Despite complaint, investigation, Gophers say they ensure gender equity

Publish date:
Updated on

Members of the U.S. Department of Education were at the University of Minnesota athletic facilities this week – interviewing coaches and comparing size and quality differences between locker rooms and offices as they determine whether the athletics program is discriminating against women's sports, the Star Tribune reports.

Title IX, implemented more than 40 years ago, bans sex discrimination in both athletics and academics. The Gophers have a note about the regulation on their athletics website.

U of M athletics director Norwood Teague was adamant in telling the newspaper he's proud of the way all Gopher athletes are treated, and that the school does a good job ensuring "gender equity.”

Pam Borton, the longtime women's basketball coach who was fired following the 2013-14 season, doesn't view it the same.

“There was a change in the pendulum,” Borton told the paper. “I could see it, I could feel it and it was not going over very well with me. Things that were equitable before, when I left they were not.”

In February, the U of M released a statement saying the complaint specifically focuses on the U's plans to build a new athletics village, which the university hopes to begin construction on this fall.

"The complaint specifically references the planned athletics village, which will serve all 750 University of Minnesota Student-Athletes and the proposed relocation of the current outdoor track. The University and Athletics Department are currently working on a fair and equitable solution to this issue," the statement says.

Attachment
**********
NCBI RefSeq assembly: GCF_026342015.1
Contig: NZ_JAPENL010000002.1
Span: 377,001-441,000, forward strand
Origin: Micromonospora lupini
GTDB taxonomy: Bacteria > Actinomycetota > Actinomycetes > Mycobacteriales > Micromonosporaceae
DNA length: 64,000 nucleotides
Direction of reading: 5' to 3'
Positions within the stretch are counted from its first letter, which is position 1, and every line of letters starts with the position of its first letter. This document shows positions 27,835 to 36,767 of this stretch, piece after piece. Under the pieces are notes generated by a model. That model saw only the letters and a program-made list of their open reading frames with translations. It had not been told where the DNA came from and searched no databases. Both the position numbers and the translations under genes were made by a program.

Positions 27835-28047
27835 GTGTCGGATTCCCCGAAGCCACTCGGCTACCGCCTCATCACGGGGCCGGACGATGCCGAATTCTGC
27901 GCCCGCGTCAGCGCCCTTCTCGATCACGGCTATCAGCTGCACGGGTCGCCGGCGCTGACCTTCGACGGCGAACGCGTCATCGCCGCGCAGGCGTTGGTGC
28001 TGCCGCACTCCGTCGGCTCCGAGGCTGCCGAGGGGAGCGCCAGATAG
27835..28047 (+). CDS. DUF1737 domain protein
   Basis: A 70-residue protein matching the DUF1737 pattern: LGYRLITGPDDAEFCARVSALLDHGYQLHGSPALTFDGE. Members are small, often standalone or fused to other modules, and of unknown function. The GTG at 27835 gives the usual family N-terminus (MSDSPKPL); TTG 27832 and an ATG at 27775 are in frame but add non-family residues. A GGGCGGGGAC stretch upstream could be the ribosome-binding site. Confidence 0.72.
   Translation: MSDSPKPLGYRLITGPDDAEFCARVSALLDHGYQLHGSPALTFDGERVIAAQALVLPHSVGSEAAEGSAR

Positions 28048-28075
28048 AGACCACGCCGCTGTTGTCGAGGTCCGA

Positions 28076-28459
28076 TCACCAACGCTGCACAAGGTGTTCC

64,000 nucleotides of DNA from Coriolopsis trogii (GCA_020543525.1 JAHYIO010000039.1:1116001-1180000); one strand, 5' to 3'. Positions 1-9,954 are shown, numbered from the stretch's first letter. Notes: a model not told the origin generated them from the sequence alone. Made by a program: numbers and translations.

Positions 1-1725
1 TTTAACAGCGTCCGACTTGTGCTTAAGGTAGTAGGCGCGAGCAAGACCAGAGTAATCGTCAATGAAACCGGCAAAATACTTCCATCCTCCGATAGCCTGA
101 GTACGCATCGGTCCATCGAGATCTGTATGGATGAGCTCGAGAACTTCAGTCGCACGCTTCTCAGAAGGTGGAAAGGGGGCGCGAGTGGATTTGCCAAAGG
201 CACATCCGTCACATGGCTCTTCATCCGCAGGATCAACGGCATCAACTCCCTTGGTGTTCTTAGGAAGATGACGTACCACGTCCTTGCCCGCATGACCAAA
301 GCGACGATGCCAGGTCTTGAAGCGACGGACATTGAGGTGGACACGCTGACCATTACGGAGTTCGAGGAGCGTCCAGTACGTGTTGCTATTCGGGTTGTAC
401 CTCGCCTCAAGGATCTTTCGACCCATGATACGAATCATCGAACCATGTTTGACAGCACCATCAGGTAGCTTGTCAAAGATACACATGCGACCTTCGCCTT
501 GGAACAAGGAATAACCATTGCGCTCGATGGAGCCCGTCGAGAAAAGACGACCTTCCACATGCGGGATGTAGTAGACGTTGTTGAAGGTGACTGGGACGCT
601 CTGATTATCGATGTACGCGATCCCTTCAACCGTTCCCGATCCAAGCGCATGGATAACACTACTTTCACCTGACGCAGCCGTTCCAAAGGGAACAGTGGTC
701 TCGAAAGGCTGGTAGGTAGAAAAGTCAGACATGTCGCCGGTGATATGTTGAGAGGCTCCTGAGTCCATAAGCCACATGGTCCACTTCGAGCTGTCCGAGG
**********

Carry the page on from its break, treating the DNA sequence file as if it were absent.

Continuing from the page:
Ongoing issues at UMD

The U of M isn't the first state school to deal with Title IX allegations this year. In February, longtime University of Minnesota-Duluth women's hockey coach Shannon Miller coached her final game with the Bulldogs after the school decided to let her go because of a high salary and recent results. Miller, who won five national championships, claimed UMD was parting ways with her due to her gender and sexuality.

“Discrimination rears its ugly head in many forms, and I feel I have been discriminated against because I’m a woman," Miller told the Duluth News Tribune in February. "I feel I have been discriminated against because I’m gay.”

Two more UMD coaches have left the school since Miller was fired. Softball coach Jen Banford opted against signing a one-year contract extension after the program declined her the opportunity to continue as director of women's hockey, and women's basketball coach Annette Wiles left citing an unhealthy environment.

Next Up